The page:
The interest shown by the
Pakistani High Commissioner Shazad Choudry to promote tourism
between Sri Lanka and Pakistan should engage the attention of
the authorities here.
According to the HC this would in addition to strengthening
existing ties between the two countries also open up many
He also proposed to increase the weekly flights between the
two countries shortly to facilitate more travel between the two
countries. It is revealed that only around 4,800 Lankans visit
Pakistan annually and the HC hopes this number would increase in
the near future.
Pakistan has always remained a close ally of Sri Lanka and
was among the few countries who came to our assistance in our
battle against terrorism. Besides it has been a constant trade
partner of Sri Lanka and always stood by us in times of
Hence it is intriguing to note that there had been no
perceptible moves to foster more people to people contact
between the two countries as seen from the meagre traffic to and
fro. It is as if we remember Pakistan only when we are in need
of assistance or when there is a cricket match between the two
countries. For the rest of the time it had remained on the
India has proved to be a popular destination among Lankans.
This may be due to many shared features between the two
countries culturally and also India’s allure in a material
sense. Then there is also the Maldives that is regularly
promoted as an idyllic tourist destination.
All this may have pushed Pakistan somewhat out of the radar
from a Sri Lankan’s point of view and it is in this context the
High Commissioner’s yearning to expand existing ties through the
medium of tourism between the two countries should be viewed.
To begin with there should be a joint campaign to educate the
Sri Lankan public about the many attractions in Pakistan
including its ancient Buddhist civilisation and also other
The Tourism Ministry should step into market Pakistan as a
popular destination for it could be certain of reciprocal
benefits going by the enthusiasm of the Pakistani High
Commissioner to take the exiting relationship between the two
SAARC members to a higher plane. Travel agencies too should be
brought into the picture to issue brochures to get more Lankans
to visit Pakistan.
It must not be forgotten that Pakistan was part of India
before partition and shared a common heritage at one time. This
is underscored by the presence of Buddhist monuments of great
significance in that country that speaks of this common
However while our Buddhist pilgrims flock to Buddhagaya and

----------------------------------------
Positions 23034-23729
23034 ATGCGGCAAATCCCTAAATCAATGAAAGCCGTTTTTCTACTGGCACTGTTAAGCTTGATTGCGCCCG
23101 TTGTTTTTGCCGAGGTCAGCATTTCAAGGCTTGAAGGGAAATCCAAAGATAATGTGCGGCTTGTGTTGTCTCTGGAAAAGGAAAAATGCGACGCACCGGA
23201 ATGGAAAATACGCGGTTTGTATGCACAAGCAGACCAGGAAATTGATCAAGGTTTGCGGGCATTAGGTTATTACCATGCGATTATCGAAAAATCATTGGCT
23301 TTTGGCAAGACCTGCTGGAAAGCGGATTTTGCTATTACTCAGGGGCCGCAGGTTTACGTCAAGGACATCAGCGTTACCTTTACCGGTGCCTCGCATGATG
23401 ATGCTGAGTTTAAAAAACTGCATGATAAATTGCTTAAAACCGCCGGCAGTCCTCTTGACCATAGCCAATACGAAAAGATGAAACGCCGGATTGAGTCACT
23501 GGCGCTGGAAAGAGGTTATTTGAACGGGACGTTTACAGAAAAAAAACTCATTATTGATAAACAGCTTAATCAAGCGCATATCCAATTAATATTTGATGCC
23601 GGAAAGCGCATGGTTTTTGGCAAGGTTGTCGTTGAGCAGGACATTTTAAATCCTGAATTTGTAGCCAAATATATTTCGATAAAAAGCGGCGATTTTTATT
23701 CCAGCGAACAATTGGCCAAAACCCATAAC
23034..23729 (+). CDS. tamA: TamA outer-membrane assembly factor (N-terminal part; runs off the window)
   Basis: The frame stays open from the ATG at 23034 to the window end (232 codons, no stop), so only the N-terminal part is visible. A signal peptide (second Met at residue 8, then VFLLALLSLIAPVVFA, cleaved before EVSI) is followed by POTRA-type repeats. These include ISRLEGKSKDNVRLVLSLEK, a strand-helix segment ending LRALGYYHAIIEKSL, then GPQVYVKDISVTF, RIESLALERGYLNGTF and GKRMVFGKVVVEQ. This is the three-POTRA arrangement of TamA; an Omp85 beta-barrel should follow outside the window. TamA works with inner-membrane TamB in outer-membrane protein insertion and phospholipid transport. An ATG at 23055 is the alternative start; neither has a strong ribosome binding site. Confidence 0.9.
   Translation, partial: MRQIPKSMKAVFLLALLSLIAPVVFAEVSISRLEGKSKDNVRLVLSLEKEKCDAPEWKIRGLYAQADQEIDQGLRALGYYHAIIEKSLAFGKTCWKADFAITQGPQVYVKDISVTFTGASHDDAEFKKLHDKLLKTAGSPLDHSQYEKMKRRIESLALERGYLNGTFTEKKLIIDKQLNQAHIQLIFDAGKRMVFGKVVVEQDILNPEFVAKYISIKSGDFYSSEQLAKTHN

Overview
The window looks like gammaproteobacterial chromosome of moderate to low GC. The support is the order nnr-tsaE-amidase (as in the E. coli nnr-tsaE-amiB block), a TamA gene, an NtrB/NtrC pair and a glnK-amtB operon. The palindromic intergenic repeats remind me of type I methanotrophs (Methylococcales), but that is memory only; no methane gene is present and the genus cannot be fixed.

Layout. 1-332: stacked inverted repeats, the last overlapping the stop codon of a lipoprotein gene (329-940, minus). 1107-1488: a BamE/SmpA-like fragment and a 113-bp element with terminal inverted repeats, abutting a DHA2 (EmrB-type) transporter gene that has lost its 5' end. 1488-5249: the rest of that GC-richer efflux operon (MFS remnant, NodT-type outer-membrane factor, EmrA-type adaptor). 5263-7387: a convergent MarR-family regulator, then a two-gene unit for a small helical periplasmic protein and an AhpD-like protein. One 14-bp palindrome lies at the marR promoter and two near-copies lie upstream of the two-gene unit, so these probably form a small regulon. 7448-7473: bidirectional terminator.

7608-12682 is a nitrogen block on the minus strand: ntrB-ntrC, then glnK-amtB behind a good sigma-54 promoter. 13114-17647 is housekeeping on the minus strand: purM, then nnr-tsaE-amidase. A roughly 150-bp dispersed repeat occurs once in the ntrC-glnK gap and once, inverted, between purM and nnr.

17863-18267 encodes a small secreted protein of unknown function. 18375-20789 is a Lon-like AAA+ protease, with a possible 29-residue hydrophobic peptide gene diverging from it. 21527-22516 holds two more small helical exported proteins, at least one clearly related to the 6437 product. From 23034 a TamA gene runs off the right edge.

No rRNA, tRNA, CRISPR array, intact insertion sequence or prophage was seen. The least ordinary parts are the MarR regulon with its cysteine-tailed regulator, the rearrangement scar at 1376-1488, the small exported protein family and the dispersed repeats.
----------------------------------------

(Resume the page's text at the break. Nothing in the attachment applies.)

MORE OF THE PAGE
Kapilawasthu in large numbers not much is known about the traces
of Buddhism in Pakistan, especially in the Gandhara region.
This is perhaps why the High Commissioner stated that in
their promotional campaign they were planning to make Sri
Lankans aware of the important Buddhist sites in the country in
order to attract many tourists to Pakistan.
We on our part should conduct a parallel campaign to put
Pakistan on the map for Lankan visitors by highlighting these
features so that there would be more people to people contact
between the two SAARC members.
Our news story yesterday in the
inside pages which states that the joint project launched by the
Agricultural Ministry with the Prisons Department to deploy
prisoners to cultivate fallow land, is going apace with success
is certainly a landmark in our prisoner rehabilitation
The authorities should be lauded for introducing such a
concept by which it is hoped prisoners would mend themselves and
re-enter society as worthy citizens. It is no secret that today
a majority of our prisoners languishing behind bars were driven
to their misdemeanours by poverty. There are also those convicts
to whom the prison is like their second home. They keep
returning after undergoing a relapse so to speak.
Whatever the reasons it is the ultimate responsibility of the
authorities to ensure all prisoners are properly rehabilitated
keeping in mind that they too formed part of our community
before straying from the accepted path.
The nature of crime too has varied to a considerable degree
with a sizable segment of our prisons comprising those who had
engaged in white collar crime. Therefore, there is need to
consider their plight in a dispassionate manner and a method
devised to ensure their speedy rehabilitation.
There have been many schools of thought among sociologists on
the feasibility of holding prisoners incommunicado.
They are in favour of the path of rehabilitation of prisoners
rather than confinement. The concept of incarceration as a means
of corrective action in undergoing change in this modern age
with the accent now more on rehabilitation and re-integration
and we too should explore that possibility.